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Climate Change

Climate change and occupational safety and health

Climate change and associated environmental degradation pose increasing risks to workers’ health and safety. They are often the first to be exposed to climate change effects, for longer durations and at greater intensities than the general public. They cannot elect to avoid those hazards.

Climate change is impacting health in various ways, including by leading to death and illness from increasingly frequent extreme weather events, such as heatwaves, storms and floods, increases in vector-borne diseases, and mental health issues. Some of those impacts threaten equally business assets and business interruptions and the operation of entire supply chains.



October 2022 – December 2024

Development Partners

Federal Ministry of Labour and Social Affairs, The United States Department of Labor (USDOL)

In its most recent Communiqué, G7 Leaders recognize “the importance of effective occupational safety and health measures to protecting workers, ensuring decent work, maintaining high productivity and promoting employability, including in the face of new challenges due to structural reasons and climate change. We acknowledge the important contribution the Vision Zero Fund makes to improving OSH in global supply chains. We express our renewed commitment to support the Fund’s work and welcome a greater focus on climate change and OSH in global supply chains, including through the implementation of a new pilot project within the Vision Zero Fund.” (G7 Employment Ministerial Meeting Communiqué, Wolfsburg, 24 May 2022)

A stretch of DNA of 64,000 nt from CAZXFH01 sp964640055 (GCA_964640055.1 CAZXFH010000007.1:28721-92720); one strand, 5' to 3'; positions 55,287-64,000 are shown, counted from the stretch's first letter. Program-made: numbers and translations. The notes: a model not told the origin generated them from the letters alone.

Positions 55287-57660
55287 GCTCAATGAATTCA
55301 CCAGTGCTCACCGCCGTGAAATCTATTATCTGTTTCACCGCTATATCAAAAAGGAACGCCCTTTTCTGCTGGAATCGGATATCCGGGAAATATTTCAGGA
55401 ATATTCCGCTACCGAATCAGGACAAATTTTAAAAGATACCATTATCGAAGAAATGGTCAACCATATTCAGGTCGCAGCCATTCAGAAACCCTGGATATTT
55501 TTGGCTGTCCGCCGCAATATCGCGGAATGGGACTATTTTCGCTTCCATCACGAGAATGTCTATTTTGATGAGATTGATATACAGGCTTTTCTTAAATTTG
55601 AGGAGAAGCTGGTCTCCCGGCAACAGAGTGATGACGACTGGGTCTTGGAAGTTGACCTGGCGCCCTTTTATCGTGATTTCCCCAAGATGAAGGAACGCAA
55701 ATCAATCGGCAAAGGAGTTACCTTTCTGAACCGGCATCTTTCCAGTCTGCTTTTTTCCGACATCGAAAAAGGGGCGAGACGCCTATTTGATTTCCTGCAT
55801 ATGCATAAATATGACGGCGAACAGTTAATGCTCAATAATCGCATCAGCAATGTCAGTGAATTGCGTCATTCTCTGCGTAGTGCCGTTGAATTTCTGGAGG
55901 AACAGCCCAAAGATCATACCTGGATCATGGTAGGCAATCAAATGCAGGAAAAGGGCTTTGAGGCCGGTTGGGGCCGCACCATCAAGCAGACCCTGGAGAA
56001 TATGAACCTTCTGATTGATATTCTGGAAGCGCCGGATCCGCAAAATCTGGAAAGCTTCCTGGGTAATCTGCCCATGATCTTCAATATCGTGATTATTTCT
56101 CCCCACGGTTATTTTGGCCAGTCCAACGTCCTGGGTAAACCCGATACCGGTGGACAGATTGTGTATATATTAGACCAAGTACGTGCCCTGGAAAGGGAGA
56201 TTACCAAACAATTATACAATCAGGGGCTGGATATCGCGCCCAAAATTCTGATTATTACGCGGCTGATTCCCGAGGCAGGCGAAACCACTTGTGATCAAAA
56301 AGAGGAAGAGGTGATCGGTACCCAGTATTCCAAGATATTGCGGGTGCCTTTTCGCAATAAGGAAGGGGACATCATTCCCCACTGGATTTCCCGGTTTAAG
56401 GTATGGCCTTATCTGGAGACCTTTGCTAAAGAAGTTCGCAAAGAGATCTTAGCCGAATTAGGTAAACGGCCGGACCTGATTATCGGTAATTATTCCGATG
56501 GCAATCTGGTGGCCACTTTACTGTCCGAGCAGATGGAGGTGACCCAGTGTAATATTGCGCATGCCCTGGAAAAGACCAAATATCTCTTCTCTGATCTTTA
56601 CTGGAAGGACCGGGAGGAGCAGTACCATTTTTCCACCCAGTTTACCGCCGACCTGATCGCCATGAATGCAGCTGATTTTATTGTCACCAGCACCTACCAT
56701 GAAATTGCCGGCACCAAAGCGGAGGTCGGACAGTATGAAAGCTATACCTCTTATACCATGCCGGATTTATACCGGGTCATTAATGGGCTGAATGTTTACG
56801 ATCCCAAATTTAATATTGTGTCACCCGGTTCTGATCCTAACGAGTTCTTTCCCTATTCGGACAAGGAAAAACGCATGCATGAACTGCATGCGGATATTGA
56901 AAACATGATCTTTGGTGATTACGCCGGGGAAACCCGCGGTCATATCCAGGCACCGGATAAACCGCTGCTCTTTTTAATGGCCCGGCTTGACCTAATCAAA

Vision Zero Fund has identified three project countries on three different continents (Madagascar, Mexico and Vietnam) in which to implement pilot activities. The focus will be on the design and implementation of adaptation measures that will benefit some of the most vulnerable workers in the agriculture and construction sectors.

In Madagascar, the Fund has commissioned research to assess the impact of climate change on the safety and health of cotton farmers and construction workers in Madagascar. The findings of the research will inform the development of training courses to improve the capacity of the labour inspectorate and the social partners. In addition, the findings will also inform proposals to close regulatory gaps. 

In Mexico, the project will develop and implement a methodology to measure heat exposure and heat stress among workers in the tomato and chili pepper sectors in Jalisco and assess the perceived and direct impacts on the health and productivity of workers. In a second phase, heat adaptation measured will be designed, implemented and monitored. Based on the results, the project will support improvements of national and workplace level frameworks to address occupational heat stress.

In Viet Nam, the Fund is conducting a comprehensive feasibility study to assess the overall impact of climate change on the safety and health of agricultural workers and to identify appropriate adaptive measures that can be implemented with the support of the Fund.